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OSU’s Chase Young went all-in before junior season, emerged as self-proclaimed best player in the draft

INDIANAPOLIS — The scouting combine isn’t real football. (The shorts and tank tops are a dead giveaway.)

That’s the reason Ohio State defensive end Chase Young gave for planning to sit out the 40-yard dash and skip drills at the scouting combine this week. He said he’s preparing to play games in the NFL rather than wow during a winter workout.

“Me and my team, we decided that because that first day of camp when I step on the field, I want to be the best player I can be. I don’t want to waste time trying to be a combine athlete,” he said Thursday at the scouting combine. “When I step on the field, I need to know that I put my best foot forward as far as being the best player I can be.”

Young, who plans to do position drills at Ohio State’s pro day but not run the 40, can rest his case on the game film. He led the country with 16.5 sacks as a junior in 2019 despite a two-game suspension for an NCAA rules violation.

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He’s widely considered the best player in the draft and is expected to go No. 2 to Washington unless it trades the pick to a quarterback-needy team. It would be a stunner if the Bengals don’t take LSU quarterback Joe Burrow with the first pick.

“I definitely think I’m the best player in the draft,” Young said. “I think I showed it on my tape. You can go to every game. I think I showed it.

“I definitely think I put my best foot forward this year. I grinded hard. Two of my biggest things are my hard work and dedication and I’m gonna bring those two to the NFL with me.”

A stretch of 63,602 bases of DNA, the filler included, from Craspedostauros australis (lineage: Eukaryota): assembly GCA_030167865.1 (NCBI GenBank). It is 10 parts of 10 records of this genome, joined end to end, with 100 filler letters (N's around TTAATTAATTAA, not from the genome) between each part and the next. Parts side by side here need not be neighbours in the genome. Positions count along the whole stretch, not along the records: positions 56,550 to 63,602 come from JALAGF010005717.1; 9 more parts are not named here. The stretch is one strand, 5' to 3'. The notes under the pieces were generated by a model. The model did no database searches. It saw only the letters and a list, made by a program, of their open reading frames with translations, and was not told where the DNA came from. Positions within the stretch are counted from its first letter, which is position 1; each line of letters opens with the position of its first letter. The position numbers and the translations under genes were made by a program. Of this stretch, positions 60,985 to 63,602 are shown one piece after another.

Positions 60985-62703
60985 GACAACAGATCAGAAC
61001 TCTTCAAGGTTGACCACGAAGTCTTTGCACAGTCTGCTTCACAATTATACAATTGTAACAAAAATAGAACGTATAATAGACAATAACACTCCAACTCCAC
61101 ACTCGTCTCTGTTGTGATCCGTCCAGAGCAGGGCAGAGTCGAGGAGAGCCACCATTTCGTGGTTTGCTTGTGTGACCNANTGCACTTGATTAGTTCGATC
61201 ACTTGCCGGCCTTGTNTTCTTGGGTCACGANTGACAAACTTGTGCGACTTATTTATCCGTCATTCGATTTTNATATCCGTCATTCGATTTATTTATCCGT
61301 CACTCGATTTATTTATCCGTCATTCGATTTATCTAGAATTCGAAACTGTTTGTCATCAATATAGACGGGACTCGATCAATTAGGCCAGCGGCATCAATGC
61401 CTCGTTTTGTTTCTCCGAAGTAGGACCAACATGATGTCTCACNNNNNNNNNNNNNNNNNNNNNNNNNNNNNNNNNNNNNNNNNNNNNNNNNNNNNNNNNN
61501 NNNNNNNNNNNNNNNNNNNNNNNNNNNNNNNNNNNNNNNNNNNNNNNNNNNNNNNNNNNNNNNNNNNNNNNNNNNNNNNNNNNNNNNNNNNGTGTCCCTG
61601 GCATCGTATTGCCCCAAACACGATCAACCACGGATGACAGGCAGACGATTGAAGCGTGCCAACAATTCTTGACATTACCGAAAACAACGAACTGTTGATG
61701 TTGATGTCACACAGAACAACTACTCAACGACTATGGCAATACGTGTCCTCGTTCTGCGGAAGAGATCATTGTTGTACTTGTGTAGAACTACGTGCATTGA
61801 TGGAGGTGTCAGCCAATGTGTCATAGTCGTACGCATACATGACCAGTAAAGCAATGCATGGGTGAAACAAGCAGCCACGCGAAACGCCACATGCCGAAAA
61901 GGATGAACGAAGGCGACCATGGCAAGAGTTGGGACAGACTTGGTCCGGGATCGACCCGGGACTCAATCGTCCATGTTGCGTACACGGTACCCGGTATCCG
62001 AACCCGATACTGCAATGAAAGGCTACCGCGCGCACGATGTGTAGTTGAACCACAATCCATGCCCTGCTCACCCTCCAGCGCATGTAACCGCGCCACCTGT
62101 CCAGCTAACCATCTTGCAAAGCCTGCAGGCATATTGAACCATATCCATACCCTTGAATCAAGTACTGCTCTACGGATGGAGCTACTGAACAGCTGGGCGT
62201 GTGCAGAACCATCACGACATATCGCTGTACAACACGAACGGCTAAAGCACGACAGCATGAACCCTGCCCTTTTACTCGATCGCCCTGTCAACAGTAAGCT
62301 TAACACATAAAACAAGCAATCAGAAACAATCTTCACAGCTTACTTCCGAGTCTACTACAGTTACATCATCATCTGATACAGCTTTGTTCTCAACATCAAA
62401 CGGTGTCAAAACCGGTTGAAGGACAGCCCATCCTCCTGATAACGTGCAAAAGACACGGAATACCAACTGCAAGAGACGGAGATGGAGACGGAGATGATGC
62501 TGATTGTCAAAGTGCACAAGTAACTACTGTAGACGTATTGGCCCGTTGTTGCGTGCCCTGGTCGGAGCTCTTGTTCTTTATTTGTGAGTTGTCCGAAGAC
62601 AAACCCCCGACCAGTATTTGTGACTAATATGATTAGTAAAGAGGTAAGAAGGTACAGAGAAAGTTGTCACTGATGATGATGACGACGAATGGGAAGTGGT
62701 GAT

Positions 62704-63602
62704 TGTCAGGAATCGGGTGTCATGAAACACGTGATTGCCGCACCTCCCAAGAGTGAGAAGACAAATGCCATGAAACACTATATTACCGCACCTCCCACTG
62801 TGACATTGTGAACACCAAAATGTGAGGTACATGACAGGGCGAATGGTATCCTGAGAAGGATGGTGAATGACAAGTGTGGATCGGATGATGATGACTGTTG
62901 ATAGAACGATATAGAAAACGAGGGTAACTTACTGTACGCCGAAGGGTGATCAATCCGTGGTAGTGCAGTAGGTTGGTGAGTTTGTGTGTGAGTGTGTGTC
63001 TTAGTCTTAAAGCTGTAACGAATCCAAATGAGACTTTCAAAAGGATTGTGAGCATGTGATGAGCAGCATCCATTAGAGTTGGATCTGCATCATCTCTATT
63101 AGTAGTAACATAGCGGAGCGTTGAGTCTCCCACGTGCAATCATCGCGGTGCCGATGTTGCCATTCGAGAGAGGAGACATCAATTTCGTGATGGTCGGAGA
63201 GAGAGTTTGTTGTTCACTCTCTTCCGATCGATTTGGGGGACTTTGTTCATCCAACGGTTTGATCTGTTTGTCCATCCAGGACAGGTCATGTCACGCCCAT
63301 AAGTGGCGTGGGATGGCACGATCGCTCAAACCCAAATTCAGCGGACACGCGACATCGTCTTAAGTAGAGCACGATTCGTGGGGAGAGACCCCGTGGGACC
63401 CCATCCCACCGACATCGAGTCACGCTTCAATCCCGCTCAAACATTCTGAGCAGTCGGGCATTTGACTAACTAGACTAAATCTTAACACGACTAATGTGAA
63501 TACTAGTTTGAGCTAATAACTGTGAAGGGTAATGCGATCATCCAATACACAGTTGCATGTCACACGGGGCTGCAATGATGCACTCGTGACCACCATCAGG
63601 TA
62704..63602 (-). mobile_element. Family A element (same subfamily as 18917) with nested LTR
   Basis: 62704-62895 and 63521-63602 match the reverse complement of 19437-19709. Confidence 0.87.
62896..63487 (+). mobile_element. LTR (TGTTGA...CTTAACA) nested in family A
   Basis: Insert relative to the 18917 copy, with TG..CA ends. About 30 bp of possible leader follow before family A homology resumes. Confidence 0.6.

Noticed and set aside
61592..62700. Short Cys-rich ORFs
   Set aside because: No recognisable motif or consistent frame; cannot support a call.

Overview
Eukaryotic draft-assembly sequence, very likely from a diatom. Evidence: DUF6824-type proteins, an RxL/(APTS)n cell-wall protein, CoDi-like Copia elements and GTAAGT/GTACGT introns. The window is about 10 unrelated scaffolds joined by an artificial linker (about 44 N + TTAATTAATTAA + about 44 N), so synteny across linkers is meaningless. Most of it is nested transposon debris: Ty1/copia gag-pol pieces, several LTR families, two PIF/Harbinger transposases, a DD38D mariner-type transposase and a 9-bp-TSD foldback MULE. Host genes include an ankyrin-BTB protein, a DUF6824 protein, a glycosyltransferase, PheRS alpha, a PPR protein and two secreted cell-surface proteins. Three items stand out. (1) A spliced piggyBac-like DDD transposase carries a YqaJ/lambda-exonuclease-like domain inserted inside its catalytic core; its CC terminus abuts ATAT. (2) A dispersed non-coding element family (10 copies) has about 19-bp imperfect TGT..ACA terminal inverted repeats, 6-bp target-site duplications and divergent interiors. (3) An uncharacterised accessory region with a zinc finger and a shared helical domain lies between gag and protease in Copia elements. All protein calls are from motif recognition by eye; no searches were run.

Young (6-foot-4 7/8, 264 pounds) had 10.5 sacks as a sophomore and was already being mentioned among candidates to be the No. 1 pick in 2020. He reached another level last season.

In addition to the sacks, he had seven forced fumbles despite offenses designing their game plans to minimize his impact. He won the major national defensive awards, was voted Big Ten Defensive Player of the Year and finished fourth in Heisman Trophy voting.

The extra work paid off.

“As we say at Ohio State with Coach (Ryan) Day, you’re really drinking the Kool-Aid,” Young said. “My sophomore year, I was sipping it, but I think my junior year I was drinking gallons all the time.

“So I think it goes out to Coach J (line coach Larry Johnson). Extra work with him. Film study. And my play recognition was through the roof junior year and that’s one of the main things that helped me through this season.”

Did he add any moves to his pass-rush repertoire?

“I wouldn’t say add, I would say try to perfect,” he said.

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Elite pass rushers are nothing new to the Buckeyes. Joey Bosa was the No. 3 pick in 2016 and Nick Bosa No. 2 last year. Many analysts see a bigger upside for Young.

“Nick, he’s always setting the standard,” he said. “That’s just motivation for me to achieve a lot of real good things. It’s definitely been a blessing to watch him grow into the player that he is. He’s definitely helped me along this passage. He hasn’t stopped. I’m just grateful to be able to see him grow.

“I’m definitely excited to play with the big dogs and excited to show the world what I can do.”

He grew up in Washington and will likely put on the show at home.

“It’d mean a lot. Playing in front of my hometown people, it’d definitely be a blessing,” Young said. “Everybody who has known me since I was younger could come to a game and things like that, but right now I’m not focused on who could draft me. I’m focused on being the best player, the best person, I could be.”

Greatness recognizes greatness, and LeBron James is a big fan.

“It means a lot. I never thought the best player in the world would be a fan of me,” Young said. “It’s a blessing. Everything here is a blessing. I’m just forever grateful for it.”

Browns writer for The Chronicle-Telegram and The Medina Gazette. Proud graduate of Northwestern University. Husband and stepdad. Avid golfer who needs to hit the range to get down to a single-digit handicap. Right about Johnny Manziel, wrong about Brandon Weeden. Contact Scott at 440-329-7253, or email and follow him on and Twitter.

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